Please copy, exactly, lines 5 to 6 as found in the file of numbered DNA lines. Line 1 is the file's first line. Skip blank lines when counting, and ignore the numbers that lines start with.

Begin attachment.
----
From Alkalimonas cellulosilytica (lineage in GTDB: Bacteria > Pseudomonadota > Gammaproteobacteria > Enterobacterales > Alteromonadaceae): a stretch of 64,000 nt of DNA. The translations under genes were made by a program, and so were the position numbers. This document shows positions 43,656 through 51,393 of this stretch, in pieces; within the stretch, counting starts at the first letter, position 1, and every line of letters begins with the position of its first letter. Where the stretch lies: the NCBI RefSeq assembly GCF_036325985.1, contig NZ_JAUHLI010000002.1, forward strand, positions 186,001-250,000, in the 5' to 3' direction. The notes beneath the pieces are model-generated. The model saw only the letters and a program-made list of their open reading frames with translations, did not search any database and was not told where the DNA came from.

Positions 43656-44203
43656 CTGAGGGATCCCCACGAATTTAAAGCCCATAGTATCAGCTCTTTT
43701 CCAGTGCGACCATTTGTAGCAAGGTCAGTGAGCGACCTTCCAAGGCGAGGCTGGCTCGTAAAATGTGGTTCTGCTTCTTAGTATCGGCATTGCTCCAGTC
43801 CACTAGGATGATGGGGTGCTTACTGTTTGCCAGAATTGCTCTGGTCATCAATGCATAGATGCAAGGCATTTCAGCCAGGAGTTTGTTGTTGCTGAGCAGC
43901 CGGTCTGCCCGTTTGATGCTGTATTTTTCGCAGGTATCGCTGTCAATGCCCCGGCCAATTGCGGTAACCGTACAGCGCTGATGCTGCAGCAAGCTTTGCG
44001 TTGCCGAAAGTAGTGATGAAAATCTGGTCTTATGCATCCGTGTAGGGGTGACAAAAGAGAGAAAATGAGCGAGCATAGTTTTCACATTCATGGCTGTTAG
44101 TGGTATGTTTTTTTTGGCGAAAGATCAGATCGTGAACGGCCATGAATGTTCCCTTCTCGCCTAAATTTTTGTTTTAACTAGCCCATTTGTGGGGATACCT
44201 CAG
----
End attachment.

43801 CACTAGGATGATGGGGTGCTTACTGTTTGCCAGAATTGCTCTGGTCATCAATGCATAGATGCAAGGCATTTCAGCCAGGAGTTTGTTGTTGCTGAGCAGC
43901 CGGTCTGCCCGTTTGATGCTGTATTTTTCGCAGGTATCGCTGTCAATGCCCCGGCCAATTGCGGTAACCGTACAGCGCTGATGCTGCAGCAAGCTTTGCG